KARACHI: We’re getting geared up to celebrate 71 years of Independence in Pakistan. While that independence has come to mean vastly different things for different people – a Stockholm syndrome-d need to have an ‘arranged’ and ‘controlled’ independence for some, restrictions on freedom of thought for others, a navigation of ‘freedom’ within post-colonial power structures for most – what’s for certain is that it is mostly those who identify as male who end up in positions to articulate and celebrate that very subjective and relative ‘independence’.
Every 14th August we’re witness to an extremely gendered expression of nationalism – from the hyper masculinity exhibited and celebrated at the Wagah Border, to hordes of men literally climbing the Mazar-e-Quaid, to men taking over the streets in their motorbikes: independence day celebrations have become an integral part of the cultural production of masculinity in our country.
There’s a violence that comes with the frenzy – as public spaces fill up with men who perform their masculinity to validate their patriotism, those very public spaces become inaccessible to those who are unable to participate in that collective exhibition of masculinity.
And there’s a historical context to this violence – August 14 not only marks 71 years of independence, it also marks the 71st anniversary of a partition in which gendered violence was used as a tool for war. The war of 1947 perpetuated the idea of female bodies as vessels safeguarding communal ‘honour’, and so in the months leading up to our ‘independence’, they were used and abused as such. Forced abductions, nude processions, public rapes, forced marriages and conversions, and often suicides and homicides in an attempt to protect ‘honor’ were the costs women paid for this ‘independence’ that we now choose to celebrate with performances of hyper masculinity on our borders and in our shared public spaces.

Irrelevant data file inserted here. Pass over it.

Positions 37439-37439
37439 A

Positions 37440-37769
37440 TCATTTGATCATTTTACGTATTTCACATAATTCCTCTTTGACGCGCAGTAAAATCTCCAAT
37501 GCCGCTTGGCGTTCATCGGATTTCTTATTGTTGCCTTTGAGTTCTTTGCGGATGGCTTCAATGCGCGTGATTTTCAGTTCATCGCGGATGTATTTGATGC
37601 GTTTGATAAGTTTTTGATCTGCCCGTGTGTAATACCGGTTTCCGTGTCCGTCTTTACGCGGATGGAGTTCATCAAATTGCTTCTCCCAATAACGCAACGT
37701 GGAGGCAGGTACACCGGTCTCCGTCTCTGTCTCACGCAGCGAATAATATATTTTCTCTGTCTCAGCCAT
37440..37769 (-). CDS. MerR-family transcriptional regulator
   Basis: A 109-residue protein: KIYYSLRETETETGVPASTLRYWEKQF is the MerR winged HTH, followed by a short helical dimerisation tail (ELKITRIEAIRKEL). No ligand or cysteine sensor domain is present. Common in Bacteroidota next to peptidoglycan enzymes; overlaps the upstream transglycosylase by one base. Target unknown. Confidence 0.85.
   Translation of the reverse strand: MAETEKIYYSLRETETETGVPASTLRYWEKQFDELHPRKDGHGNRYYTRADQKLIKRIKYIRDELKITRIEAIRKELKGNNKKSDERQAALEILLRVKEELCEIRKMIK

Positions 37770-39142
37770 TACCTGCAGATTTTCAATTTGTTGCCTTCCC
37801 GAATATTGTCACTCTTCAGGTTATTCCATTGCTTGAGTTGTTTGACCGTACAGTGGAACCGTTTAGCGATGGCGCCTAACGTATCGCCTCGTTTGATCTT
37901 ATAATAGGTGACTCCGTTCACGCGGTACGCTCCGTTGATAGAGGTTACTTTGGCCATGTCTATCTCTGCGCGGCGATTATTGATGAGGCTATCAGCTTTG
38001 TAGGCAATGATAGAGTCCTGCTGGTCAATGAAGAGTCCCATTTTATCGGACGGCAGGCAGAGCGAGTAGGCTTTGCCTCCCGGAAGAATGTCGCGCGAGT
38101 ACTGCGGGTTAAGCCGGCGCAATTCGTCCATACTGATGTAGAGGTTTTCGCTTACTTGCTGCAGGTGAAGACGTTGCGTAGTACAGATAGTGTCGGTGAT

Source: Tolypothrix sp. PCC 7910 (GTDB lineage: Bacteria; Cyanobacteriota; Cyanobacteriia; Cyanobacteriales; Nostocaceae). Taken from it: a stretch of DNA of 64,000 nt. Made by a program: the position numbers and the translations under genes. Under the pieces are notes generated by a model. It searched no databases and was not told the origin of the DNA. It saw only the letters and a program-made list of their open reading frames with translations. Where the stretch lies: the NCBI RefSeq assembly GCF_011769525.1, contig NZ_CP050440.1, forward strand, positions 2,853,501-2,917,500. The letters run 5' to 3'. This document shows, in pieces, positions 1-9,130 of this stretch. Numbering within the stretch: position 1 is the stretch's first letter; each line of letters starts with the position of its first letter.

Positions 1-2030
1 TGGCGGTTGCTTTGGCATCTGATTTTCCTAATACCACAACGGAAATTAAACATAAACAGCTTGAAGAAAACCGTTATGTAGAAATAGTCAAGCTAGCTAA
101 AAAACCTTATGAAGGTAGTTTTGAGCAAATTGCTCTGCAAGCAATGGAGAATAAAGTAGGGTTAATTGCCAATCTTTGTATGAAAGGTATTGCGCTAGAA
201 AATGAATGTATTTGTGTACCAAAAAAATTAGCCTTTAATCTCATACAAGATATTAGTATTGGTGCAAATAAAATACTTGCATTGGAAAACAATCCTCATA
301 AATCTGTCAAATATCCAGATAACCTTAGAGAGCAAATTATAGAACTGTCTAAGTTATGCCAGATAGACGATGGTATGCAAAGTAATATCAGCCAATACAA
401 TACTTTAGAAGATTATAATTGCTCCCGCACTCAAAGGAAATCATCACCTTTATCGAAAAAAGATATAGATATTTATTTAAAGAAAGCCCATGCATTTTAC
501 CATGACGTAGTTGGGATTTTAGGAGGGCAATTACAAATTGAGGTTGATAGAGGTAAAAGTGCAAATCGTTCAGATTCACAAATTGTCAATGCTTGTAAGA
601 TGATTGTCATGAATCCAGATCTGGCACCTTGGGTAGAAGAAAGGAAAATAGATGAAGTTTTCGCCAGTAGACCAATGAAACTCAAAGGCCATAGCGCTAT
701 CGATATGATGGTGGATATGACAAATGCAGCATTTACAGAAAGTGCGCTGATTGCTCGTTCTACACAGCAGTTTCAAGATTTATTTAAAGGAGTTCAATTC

So this Independence Day, find ways of expressing your patriotism in ways that are not limited to exhibitions of hyper masculinity. Remember that the independence you’re celebrating was meant for everyone – ensure that you celebrate inclusively, that you don’t make public spaces unsafe and inaccessible for others.
The women who came before us, and the women who surround us paid a very high cost for our ‘independence’, and they too deserve the right to exercise and celebrate that independence, whatever it may mean to them.They deserve the right to occupy public spaces, engage in public discourse, race on the streets, and even climb state monuments.
Let’s not take up space we’re not entitled to, instead, let’s use this Independence Day to question why, we as a nation, insist on celebrating ourselves in such a singular and limiting manner – it’s time to change that.